Buchman prized the resulting practical changes for their own sake - for the increased wages for the miners and the lessening of hardship to the country at large. But as he insisted to his team, 'Remember, whatever I do, I am out to teach the soul.' By this he meant that he regarded the maturing of the individual as basic, first for its own sake and as the essential raw-material of larger improvements. He realised that it was often in a time of crisis that people were ready to open their hearts to the Holy Spirit and, also, that busy public figures often only paid sufficient attention to the possibility of change in themselves when they saw results of a practical kind in their own spheres of interest. The Forgotten Factor led to many crucial personal talks. Christ was not mentioned in the script but Dr Edward Woods, Bishop of Lichfield, commented after a performance, 'I saw Christ on the stage and thank God no one had to say so.17

After the first two months of the run at the Westminster, Buchman, on medical advice, started to travel south in search of a warmer climate. On 16 December, at Folkestone, he was met by an obliging dockside official with a wheel-chair. Buchman waved it aside, insisting that John Caulfeild - a robust ex-captain from the US Air Force - was the invalid, so that the unfortunate Caulfeild was pushed to the passport officer, through the customs, and on to the dock. The passage was rough, and though Buchman, with his Pennsylvania Dutch stubbornness, insisted on sitting upright in a chair, he was obviously glad when it was over.


In Switzerland, where he spent Christmas, he met Philippe Etter, who was to be the next President and Home Minister. Etter promised to visit Caux officially the following summer. 'Europe has lost its soul,' he said, 'and it was its soul which gave it the leadership among the nations. Caux is going to be a great centre of spiritual strength.'

Christmas was spent peacefully in Berne. A sparsely decorated, candlelit tree was put up in his hotel sitting-room, and he and his friends sat quietly around it in the evenings. 'One of my earliest memories - I must have been one or two - is being carried into a room where there was a lighted tree,' Buchman said. On Christmas night Buchman's thoughts, as they listened for guidance together, were, 'You will be spoken to in no uncertain way this next year. Caux a miracle of the first order. Germany will come into her own. Go to Ganda with the lightest touch. Make our way slowly and gradually.'

For, in spite of the bitter weather, Buchman was not to reach the sunny south. He had accepted the invitation of Eugene von Teuber and his aged parents to spend the next months at their medieval castle, Castel Ganda, in Appiano near Bolzano. Gene, an ebullient character whose family had deep roots in Austria and Italy, had emigrated to America twenty-five years before and there become a full-time colleague of Buchman. His parents had just been released from a Communist prison camp in Czechoslovakia, and opened their old home for the occasion. The Tyrolean countryside, which Buchman had long known and loved, was in deep snow when he and his party arrived, and remained so for many months. His doctor and friends were anxious for his health, but in fact he kept well and stayed at Ganda, apart from two visits to Rome, until early May. The senior von Teubers described these weeks as 'coming out of hell into heaven'.18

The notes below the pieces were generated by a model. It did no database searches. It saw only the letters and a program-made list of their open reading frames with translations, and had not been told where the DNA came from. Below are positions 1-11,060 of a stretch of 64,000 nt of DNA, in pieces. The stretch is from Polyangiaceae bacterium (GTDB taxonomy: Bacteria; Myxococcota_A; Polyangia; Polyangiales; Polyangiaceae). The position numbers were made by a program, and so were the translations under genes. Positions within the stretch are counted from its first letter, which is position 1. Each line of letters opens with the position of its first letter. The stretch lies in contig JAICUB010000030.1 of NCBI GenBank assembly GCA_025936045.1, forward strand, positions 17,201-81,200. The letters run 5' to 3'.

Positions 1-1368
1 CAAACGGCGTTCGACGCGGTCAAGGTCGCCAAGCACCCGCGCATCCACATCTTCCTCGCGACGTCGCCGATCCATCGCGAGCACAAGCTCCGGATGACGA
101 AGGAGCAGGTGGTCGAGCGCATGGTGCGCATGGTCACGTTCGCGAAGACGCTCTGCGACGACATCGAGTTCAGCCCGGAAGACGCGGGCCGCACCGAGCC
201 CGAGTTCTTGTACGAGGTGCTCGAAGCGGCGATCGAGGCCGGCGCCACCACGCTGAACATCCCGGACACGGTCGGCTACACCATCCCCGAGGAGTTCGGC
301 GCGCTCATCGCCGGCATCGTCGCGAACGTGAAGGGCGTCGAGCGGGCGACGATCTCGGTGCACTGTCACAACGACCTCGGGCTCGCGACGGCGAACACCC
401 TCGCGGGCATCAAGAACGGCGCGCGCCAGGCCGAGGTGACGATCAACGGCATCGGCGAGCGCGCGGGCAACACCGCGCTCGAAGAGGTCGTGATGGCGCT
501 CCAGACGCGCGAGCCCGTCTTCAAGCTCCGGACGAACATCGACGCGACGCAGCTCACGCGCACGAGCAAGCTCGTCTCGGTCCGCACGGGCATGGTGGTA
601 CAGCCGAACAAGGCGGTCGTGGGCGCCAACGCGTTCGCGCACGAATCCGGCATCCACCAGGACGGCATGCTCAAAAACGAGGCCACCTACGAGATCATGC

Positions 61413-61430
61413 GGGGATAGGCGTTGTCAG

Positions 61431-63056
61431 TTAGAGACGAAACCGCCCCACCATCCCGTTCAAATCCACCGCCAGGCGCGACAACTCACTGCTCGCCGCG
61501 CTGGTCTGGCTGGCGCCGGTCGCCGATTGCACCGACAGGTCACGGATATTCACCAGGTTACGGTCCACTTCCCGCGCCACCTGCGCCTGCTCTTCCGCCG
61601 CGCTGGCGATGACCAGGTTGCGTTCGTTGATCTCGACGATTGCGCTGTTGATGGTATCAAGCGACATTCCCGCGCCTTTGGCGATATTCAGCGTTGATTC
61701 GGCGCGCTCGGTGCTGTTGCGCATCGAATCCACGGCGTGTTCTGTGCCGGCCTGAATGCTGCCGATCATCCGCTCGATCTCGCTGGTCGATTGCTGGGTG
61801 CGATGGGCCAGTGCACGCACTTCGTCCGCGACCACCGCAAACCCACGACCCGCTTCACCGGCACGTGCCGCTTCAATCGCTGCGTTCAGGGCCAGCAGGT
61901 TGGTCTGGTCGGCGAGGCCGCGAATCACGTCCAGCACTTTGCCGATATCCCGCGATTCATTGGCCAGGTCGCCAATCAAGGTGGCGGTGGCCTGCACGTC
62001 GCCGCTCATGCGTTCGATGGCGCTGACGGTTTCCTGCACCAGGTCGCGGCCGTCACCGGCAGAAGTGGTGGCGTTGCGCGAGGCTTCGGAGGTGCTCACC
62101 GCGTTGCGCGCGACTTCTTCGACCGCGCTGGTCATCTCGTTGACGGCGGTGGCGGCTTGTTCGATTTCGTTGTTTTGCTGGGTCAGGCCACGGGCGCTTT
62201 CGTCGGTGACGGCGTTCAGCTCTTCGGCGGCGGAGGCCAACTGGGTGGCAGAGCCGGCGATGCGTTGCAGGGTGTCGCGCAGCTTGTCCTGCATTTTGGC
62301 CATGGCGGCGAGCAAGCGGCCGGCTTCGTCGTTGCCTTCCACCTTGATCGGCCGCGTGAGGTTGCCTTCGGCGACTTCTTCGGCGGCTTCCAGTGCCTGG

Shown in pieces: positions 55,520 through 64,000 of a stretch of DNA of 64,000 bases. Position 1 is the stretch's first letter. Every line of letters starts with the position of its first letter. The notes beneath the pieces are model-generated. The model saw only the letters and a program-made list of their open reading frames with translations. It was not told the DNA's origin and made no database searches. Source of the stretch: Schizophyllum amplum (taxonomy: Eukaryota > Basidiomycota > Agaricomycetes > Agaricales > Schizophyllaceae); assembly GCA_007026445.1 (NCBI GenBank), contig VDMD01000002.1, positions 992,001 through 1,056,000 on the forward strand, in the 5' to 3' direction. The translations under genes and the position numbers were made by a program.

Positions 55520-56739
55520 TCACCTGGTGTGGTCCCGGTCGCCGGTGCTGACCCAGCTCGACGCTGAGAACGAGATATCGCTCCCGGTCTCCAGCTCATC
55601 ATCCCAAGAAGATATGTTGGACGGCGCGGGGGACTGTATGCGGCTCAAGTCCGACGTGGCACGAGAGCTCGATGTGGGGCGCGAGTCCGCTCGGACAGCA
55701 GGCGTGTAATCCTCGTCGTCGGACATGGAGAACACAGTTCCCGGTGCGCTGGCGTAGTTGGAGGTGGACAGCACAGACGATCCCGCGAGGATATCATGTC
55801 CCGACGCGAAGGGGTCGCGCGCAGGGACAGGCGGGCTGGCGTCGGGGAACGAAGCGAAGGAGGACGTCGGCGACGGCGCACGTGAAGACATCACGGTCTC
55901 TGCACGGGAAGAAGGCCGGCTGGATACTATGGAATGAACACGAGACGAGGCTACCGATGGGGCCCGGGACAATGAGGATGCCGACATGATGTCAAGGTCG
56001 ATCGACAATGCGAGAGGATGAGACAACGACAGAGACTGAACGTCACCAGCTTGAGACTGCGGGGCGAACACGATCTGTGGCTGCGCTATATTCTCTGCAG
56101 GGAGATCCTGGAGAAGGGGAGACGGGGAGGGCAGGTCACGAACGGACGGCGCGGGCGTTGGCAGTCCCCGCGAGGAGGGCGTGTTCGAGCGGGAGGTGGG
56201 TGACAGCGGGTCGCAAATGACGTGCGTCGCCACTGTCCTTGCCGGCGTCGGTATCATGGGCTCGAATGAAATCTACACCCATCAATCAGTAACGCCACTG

The Tyrol was bitterly split between the Austrian and Italian elements of the population, a bitterness which had been endemic since the Treaty of Versailles had transferred the territory from Austria to Italy. Then, more recently, there had been the German war-time occupation, and a number of German soldiers were still hiding in the mountains. The Italian military authorities still retained British liaison officers on their staff. The area was a minefield of delicate feelings. In particular, the old Austrian families and the Italian officials and military were hardly on speaking terms.


All parties, however, came to see Buchman, beginning with the Austrian families who naturally called upon the von Teubers, and going on to the Italian mayor and the regional commander, General Negroni, who turned out to have on his staff a British major who had seen The Forgotten Factor in London and a sergeant major who had been concerned with Buchman's trip to Amman with Lady Minto in 1938. Inevitably the day came when all sides were invited to a party together. An atmosphere was created in which Buchman was able to tell how, forty years before, he had passed through that country, his heart consumed with bitterness against the managing committee of the hostel in Philadelphia and how, after going over the Simplon in a horse-drawn carriage and on to England, he had, at Keswick, been freed from his hatreds. The Mayor never forgot it and, when he later came to Caux, said he traced the new friendliness in the area to that day.

Buchman's first visit to Rome from Ganda began in mid-January. His thought, once again, was to move quietly: 'Let people come to you. No hint of pressure or suggestion to anyone. This is not the time to see the Pope.' He did want to see, among others, Count Lovera di Castiglione, a Papal Chamberlain who had written understanding articles about his work before the war, and the Foreign Minister, Count Sforza. Count Lovera was one of the first to see him, and during the conversation talked of Moral Re-Armament as 'the gateway to modern man'. One morning Buchman spent an hour with Giuseppe Saragat, the Vice-President of the Parliament and later President of Italy, who described their talk as 'the most important I have ever had because it dealt with fundamentals'. 'Yours is the real struggle for Europe - to give democracy a faith that will outlive the ideologies,' added the Socialist leader. Saragat's family remained in touch with Buchman until his death.